Handling returns the right way for Nigerian ecommerce businesses


I once read about a Zappos customer who had ordered clothes for a relative’s wedding. And I might not be telling this story exactly as it happened but this is the general gist of it. The delivery guy who dropped off the order didn’t meet the customer around, so in a very clumsy move, he left the order at the door. Before the customer got home to pick up the order waiting for him, it rained and the items got damaged.

Soon enough, a Zappos customer support employee got a very angry customer calling and cursing. And understandably so too. But the one thing I admire about Zappos is their unending drive to deliver great customer service. The employee got the general gist of the man’s plight. And the annoying part for this customer was the fact that he didn’t know his size so he had ordered it early to have it mended to suit him. Now the wedding was only a few days away and he was in deep poop.

The employee apologized and resent his order to him, with a free upgrade to overnight delivery. And the delightful part of this story, is that the employee sent different sizes of the same product, so the customer could select his best fit, significantly reducing the need to have them mended, and send all the rest back.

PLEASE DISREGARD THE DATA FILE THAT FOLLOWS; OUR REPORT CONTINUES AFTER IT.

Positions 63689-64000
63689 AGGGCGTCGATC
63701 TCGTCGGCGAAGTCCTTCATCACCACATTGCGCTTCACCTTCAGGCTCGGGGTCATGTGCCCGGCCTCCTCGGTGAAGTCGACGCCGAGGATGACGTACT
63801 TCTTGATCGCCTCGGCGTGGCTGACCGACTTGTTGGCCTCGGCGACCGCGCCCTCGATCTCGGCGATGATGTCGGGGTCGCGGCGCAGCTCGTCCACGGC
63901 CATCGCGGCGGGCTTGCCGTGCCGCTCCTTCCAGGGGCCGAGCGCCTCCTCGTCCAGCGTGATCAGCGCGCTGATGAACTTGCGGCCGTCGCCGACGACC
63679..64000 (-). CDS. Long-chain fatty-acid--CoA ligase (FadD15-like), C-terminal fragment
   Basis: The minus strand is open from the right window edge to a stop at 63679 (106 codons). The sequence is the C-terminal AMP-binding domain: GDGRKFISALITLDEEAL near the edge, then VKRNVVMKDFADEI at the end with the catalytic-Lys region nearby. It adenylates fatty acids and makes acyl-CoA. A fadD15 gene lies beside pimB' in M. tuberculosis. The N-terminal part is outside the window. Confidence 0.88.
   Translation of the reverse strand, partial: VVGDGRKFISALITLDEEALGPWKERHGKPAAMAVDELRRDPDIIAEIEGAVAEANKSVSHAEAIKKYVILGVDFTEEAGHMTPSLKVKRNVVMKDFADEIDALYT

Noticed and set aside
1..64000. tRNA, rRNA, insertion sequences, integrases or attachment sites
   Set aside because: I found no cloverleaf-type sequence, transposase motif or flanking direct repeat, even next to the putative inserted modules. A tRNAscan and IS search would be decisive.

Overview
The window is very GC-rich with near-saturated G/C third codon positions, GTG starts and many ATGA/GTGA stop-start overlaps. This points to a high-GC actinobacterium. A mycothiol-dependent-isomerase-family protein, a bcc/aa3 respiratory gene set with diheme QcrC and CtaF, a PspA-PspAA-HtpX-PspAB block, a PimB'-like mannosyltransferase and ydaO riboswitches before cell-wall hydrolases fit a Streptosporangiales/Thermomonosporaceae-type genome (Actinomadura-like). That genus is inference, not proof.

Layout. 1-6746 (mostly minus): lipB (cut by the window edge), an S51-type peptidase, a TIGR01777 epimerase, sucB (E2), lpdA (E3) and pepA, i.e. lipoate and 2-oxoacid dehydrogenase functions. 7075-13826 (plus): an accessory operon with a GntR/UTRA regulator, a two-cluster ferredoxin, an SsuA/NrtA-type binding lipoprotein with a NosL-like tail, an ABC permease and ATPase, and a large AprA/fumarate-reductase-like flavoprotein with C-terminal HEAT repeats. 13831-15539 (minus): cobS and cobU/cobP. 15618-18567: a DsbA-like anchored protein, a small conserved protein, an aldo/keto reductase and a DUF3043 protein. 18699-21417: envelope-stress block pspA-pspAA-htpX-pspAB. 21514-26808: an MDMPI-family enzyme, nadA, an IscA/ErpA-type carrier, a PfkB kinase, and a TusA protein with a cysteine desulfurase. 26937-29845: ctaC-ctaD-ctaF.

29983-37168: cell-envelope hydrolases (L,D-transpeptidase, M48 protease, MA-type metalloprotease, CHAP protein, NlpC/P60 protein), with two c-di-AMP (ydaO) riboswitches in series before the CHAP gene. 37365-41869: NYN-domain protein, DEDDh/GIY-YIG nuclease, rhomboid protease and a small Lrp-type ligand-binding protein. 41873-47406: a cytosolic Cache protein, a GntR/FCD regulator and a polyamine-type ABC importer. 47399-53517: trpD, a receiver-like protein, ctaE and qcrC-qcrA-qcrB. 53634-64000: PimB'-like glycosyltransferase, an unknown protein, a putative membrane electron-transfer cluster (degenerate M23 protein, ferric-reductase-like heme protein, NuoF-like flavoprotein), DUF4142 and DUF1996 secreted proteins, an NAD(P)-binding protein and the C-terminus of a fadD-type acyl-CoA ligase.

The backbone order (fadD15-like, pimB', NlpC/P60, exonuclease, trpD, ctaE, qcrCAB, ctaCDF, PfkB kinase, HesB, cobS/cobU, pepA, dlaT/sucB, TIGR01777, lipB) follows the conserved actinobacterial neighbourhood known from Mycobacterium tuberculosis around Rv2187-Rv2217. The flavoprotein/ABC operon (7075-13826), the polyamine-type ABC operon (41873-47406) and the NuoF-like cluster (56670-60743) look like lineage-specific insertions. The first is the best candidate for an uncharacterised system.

That’s an example of going above and beyond for the customer. And while Zappos might be an exception with a truly shocking 365 day return policy, every business needs to look for ways to ensure customers feel safe when they shop with you. And one major way is through your refund and return policies.

Here are a few best practices to follow when structuring yours

Make your returns policy easy to find

Perhaps one of the biggest faults in Nigerian ecommerce websites is the fact that you don’t find their return policies easily. And for the few that do try to put it out up front, there are flaws in the execution that don’t really help. Lets take a look at a few examples from websites you know

Konga.com: The Konga return policy is quite visible on the shipping details tab. The only problem here however is that the icon isn’t clickable. Because there are more details on the policy in a different page but the customer doesn’t get to see it. Not until they check for the return policy link at the bottom of the page.


konga return policy


Payporte.com: Here’s an excerpt from the Payporte website from their returns policy page “White apparels, Swimwear, underwear, sex toys, earrings/ accessories and cosmetics/beauty products (including perfumes & Fragrances) cannot be returned or exchanged.”. Now lets look at the details page on a bra. ANY customer that gets to this page without looking into the refund policy (and almost no one would) will assume they can return this item.